The death of a 5-year-old child in Prince George’s County several years ago was the impetus for developing the Children’s Regional Oral Health Consortium(CROC), according to Scott D. Burleson, MBA, FACHE, executive director of UM Shore Medical Center at Chestertown.
“This boy died from dental-related causes and that woke everyone up and led to a movement that gave children and young adults (up to 21 years of age) a whole new opportunity for proper dental health,” Burleson said. “Dental hygiene is such an important part of primary care. With our program dental caries are not allowed to invade the body and be destructive or fatal – we keep the worst from happening.”
Dental disease and lack of access to dental care are two critical health care issues on the Eastern Shore of Maryland. The statistics (see below) bear out the fact that children on the Eastern Shore have the highest percentage of untreated tooth decay in the state (in Maryland overall, children have three times the national average of untreated tooth decay).
Since the program began in earnest in July, 2010, 412 children have had 4,523 teeth worked on during 58,401 minutes (973 hours) in the Medical Center’s Operating Room. In the past year alone (July 1, 2015 to June 30, 2016) 68 children have had 627 teeth worked on during 8,590 minutes (143 hours) in the OR.
“This program has been a super-quiet effort that has had a very big impact through the incredible service it provides,” says Maryann M. Ruehrmund, executive director of University of Maryland Chester RiverHealth Foundation. “This is not just cleaning teeth — most procedures can be categorized as ‘major restorative dentistry’.
Two dentists – Dr. Jean Carlson, DDS, PA, who practices general dentistry in Cambridge – and Dr. Maggie McGrath, DMD, MPH – a pediatric specialist dentist from Kent Island – perform the procedures under general anesthesia in Chestertown.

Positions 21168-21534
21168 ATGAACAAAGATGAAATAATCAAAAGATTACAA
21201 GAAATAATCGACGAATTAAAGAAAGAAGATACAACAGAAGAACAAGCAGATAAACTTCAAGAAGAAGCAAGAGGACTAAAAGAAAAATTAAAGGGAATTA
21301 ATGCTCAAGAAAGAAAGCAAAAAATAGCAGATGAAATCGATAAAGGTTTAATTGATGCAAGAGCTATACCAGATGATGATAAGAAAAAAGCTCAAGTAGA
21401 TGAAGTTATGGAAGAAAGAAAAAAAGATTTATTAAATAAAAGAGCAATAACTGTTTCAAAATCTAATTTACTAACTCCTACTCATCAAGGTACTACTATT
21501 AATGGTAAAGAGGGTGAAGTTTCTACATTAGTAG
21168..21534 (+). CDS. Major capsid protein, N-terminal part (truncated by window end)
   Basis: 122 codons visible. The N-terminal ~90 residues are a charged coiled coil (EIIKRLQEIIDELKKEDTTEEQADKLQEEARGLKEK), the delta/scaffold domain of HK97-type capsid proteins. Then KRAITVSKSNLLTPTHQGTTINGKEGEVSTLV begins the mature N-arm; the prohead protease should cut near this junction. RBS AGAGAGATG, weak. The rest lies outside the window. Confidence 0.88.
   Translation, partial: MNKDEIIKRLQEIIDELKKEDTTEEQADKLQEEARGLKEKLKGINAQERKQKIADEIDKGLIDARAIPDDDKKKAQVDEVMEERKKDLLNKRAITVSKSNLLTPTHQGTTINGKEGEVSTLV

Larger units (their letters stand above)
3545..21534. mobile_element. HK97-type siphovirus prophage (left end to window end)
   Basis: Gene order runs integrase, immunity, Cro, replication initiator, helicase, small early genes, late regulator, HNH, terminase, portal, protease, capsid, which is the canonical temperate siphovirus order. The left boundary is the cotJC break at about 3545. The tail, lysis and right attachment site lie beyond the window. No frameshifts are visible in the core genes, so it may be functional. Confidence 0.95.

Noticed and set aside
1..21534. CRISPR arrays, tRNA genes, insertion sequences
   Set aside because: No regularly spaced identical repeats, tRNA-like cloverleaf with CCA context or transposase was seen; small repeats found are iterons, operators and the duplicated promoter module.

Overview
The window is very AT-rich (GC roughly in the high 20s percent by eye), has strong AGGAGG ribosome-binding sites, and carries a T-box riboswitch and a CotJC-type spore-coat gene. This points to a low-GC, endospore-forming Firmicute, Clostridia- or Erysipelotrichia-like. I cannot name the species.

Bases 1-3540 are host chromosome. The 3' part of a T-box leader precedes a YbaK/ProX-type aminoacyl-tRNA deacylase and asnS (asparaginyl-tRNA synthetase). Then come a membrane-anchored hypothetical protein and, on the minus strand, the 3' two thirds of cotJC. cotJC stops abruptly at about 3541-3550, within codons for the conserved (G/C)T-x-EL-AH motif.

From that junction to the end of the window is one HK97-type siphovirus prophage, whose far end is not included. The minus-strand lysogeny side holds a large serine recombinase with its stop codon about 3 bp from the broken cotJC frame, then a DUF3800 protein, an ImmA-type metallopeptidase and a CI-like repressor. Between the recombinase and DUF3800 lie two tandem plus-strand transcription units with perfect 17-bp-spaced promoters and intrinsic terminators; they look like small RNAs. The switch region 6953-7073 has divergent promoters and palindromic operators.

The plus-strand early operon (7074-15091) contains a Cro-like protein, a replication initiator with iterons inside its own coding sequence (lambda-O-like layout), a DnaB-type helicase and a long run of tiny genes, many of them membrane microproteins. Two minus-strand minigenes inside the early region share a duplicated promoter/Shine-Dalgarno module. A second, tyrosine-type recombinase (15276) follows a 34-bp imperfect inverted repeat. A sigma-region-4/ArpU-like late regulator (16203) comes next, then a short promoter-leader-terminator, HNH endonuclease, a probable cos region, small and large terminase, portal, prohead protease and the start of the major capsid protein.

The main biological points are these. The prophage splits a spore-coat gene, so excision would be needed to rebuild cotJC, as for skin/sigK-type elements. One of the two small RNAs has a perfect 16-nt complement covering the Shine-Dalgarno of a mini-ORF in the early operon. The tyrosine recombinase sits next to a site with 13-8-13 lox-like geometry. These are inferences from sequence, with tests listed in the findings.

“Taking care of the dental needs for these patients, who range in age from 1 to 21, in the Operating Room makes for a better, less scary, and much less painful experience,” Dr. McGrath said. “These patients can’t be sedated in the office usually because they are so young or because there is so much work to be done.
“The patients and their parents like going to Chestertown. They like the small, community atmosphere there – it is less intimidating to them than a large, urban hospital so they don’t feel so overwhelmed. And the staff is always very friendly – it is always a very positive experience.”
Patients from all over the Eastern Shore are provided transportation to the Chestertown facility via a van that was the first piece of the puzzle for putting this very worthwhile program together.
“The van came from a grant we applied for,” Mr. Burleson explained. “We provide the driver, the gas, maintenance and repairs. All the other pieces of the program were born from this.”
As part of the University of Maryland Medical System (UMMS), University of Maryland Shore Regional Health is the principal provider of comprehensive health care services for more than 170,000 residents of Caroline, Dorchester, Kent, Queen Anne’s, and Talbot counties on Maryland’s Eastern Shore. UM Shore Regional Health’s team of more than 2,500 employees, medical staff, board members, and volunteers works with various community partners to fulfill the organization’s mission of Creating Healthier Communities Together.